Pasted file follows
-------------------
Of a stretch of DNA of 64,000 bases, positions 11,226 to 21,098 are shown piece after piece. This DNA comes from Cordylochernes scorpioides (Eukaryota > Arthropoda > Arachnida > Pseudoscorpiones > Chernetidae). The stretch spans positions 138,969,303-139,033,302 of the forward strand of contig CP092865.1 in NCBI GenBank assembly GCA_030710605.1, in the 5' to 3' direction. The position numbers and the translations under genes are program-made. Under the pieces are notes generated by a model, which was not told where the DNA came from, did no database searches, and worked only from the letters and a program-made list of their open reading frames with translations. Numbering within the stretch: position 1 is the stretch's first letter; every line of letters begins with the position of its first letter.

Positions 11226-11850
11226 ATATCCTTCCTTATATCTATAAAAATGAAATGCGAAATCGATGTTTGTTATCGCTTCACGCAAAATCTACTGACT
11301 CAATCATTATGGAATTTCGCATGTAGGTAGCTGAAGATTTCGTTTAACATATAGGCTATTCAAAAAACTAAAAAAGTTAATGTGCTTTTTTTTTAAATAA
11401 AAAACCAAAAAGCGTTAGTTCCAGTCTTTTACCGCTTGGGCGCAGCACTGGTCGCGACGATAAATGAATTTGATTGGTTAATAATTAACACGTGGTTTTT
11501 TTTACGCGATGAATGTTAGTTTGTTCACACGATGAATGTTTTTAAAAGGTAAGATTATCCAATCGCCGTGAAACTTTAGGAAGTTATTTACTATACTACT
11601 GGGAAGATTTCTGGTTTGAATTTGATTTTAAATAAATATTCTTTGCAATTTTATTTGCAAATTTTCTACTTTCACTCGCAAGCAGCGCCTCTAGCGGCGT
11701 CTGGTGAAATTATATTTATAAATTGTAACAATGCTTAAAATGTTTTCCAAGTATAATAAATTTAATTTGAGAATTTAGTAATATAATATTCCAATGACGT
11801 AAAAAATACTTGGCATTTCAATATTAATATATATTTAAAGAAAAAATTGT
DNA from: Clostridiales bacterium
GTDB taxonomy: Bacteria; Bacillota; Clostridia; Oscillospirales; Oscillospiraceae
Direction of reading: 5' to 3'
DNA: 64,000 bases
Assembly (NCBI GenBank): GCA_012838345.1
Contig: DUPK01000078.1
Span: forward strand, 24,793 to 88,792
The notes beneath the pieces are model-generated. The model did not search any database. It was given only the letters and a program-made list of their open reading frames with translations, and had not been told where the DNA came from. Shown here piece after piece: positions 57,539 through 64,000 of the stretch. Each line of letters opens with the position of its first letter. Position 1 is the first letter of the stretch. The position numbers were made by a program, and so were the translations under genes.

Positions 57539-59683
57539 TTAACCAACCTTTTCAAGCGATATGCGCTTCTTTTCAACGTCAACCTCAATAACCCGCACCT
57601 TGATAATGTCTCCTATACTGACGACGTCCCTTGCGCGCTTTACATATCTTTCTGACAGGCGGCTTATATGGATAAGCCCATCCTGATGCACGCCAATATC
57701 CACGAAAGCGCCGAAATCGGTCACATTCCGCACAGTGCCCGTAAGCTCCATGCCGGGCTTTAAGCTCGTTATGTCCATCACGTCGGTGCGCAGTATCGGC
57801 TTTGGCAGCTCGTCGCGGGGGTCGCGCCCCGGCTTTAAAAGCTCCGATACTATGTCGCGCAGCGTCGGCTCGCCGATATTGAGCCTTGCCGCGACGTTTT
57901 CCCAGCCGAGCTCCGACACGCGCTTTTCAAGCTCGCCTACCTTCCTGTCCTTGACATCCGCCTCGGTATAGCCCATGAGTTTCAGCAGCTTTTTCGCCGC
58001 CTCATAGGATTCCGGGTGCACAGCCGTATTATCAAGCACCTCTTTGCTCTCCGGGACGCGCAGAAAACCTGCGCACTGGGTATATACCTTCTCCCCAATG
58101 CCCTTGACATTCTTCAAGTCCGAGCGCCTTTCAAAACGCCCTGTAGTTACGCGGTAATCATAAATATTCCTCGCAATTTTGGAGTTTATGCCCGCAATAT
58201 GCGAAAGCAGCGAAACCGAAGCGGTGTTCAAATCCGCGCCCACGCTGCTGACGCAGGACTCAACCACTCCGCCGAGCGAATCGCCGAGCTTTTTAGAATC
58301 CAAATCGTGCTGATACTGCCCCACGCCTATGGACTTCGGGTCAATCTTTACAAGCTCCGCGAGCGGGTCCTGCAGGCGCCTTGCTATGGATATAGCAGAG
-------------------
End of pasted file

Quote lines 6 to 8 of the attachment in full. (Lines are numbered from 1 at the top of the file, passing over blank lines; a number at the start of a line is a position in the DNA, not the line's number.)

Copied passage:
11501 TTTACGCGATGAATGTTAGTTTGTTCACACGATGAATGTTTTTAAAAGGTAAGATTATCCAATCGCCGTGAAACTTTAGGAAGTTATTTACTATACTACT
11601 GGGAAGATTTCTGGTTTGAATTTGATTTTAAATAAATATTCTTTGCAATTTTATTTGCAAATTTTCTACTTTCACTCGCAAGCAGCGCCTCTAGCGGCGT
11701 CTGGTGAAATTATATTTATAAATTGTAACAATGCTTAAAATGTTTTCCAAGTATAATAAATTTAATTTGAGAATTTAGTAATATAATATTCCAATGACGT